Saturday, November 20, 2010
Prediction of drug action in human cells is a major challenge in biomedical research. Additionally, there is strong interest in finding new applications for approved drugs and identifying potential side effects. Scientists present a computational strategy to predict mechanisms, risks and potential new domains of drug treatment on the basis of target profiles acquired through chemical proteomics. Functional protein-protein interaction networks that share one biological function are constructed and their crosstalk with the drug is scored regarding function disruption. They apply this procedure to the target profile of the second-generation BCR-ABL inhibitor bafetinib which is in development for the treatment of imatinib-resistant chronic myeloid leukemia. Beside the well known effect on apoptosis, they propose potential treatment of lung cancer and IGF1R expressing blast crisis.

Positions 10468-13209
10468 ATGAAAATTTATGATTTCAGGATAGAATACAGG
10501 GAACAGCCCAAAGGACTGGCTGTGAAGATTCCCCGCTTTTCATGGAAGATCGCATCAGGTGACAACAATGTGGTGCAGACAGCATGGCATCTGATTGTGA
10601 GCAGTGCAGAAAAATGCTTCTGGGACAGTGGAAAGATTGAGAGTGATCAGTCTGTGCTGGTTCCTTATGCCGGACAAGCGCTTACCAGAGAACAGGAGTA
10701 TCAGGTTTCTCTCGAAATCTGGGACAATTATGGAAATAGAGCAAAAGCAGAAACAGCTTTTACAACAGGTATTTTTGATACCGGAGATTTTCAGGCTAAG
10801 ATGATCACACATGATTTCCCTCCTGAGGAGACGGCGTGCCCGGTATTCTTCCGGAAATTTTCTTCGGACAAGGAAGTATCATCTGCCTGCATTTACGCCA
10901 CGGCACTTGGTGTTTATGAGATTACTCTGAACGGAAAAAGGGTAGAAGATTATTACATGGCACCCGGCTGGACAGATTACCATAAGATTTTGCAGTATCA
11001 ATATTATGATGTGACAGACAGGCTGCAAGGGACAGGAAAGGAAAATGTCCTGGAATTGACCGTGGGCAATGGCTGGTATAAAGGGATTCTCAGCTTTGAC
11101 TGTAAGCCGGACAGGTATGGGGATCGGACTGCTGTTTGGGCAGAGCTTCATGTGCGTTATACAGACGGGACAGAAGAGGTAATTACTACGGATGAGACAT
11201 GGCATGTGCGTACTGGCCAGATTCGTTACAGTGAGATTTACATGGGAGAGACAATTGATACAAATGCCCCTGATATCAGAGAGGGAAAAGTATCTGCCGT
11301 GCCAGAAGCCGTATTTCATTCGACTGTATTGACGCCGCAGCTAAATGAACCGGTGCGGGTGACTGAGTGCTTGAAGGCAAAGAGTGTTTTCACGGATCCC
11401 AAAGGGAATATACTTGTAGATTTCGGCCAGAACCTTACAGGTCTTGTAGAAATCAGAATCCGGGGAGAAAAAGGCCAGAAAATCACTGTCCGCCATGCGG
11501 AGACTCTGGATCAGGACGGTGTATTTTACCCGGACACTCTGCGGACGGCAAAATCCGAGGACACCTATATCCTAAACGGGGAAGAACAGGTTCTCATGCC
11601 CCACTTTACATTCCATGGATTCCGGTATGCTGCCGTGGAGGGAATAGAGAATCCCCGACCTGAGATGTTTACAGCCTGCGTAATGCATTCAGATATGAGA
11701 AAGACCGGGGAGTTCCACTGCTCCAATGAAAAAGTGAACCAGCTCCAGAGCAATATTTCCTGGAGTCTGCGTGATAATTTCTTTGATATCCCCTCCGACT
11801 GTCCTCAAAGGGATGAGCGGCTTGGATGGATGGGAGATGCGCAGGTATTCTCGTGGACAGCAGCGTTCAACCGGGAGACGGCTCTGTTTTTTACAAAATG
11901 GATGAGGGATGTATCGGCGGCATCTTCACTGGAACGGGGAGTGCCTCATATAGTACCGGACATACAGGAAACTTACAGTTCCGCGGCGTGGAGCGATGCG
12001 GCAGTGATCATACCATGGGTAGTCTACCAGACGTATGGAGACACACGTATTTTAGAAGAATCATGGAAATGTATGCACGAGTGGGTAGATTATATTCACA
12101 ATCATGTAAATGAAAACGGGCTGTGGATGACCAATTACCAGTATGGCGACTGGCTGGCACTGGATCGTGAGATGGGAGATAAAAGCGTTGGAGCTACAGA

Protein interaction data are accumulating rapidly and, although imperfect and incomplete, they provide a valuable global description of the complex interplay of proteins in a human cell. In parallel, modern proteomics technologies make it possible to measure in an unbiased manner the protein targets of a drug. Such data reveal multiple targets in a view that contrasts with a previously prevalent paradigm that drugs had single – or a very limited number of – targets. In this context of newly available systems level data and more precise and complete information about drug interactions, it is natural to try to determine the global perturbation exerted by a drug on a human cell to identify potential side effects and additional indications. They present a computational method that aims at making such predictions and apply it to bafetinib, a recently developed leukemia drug. Researchers show that meaningful predictions of additional applications to other cancers or resistant cases and likely side effects are obtained that are not straightforward to determine with existing algorithms. Our method has a strong potential to be applicable to other drugs.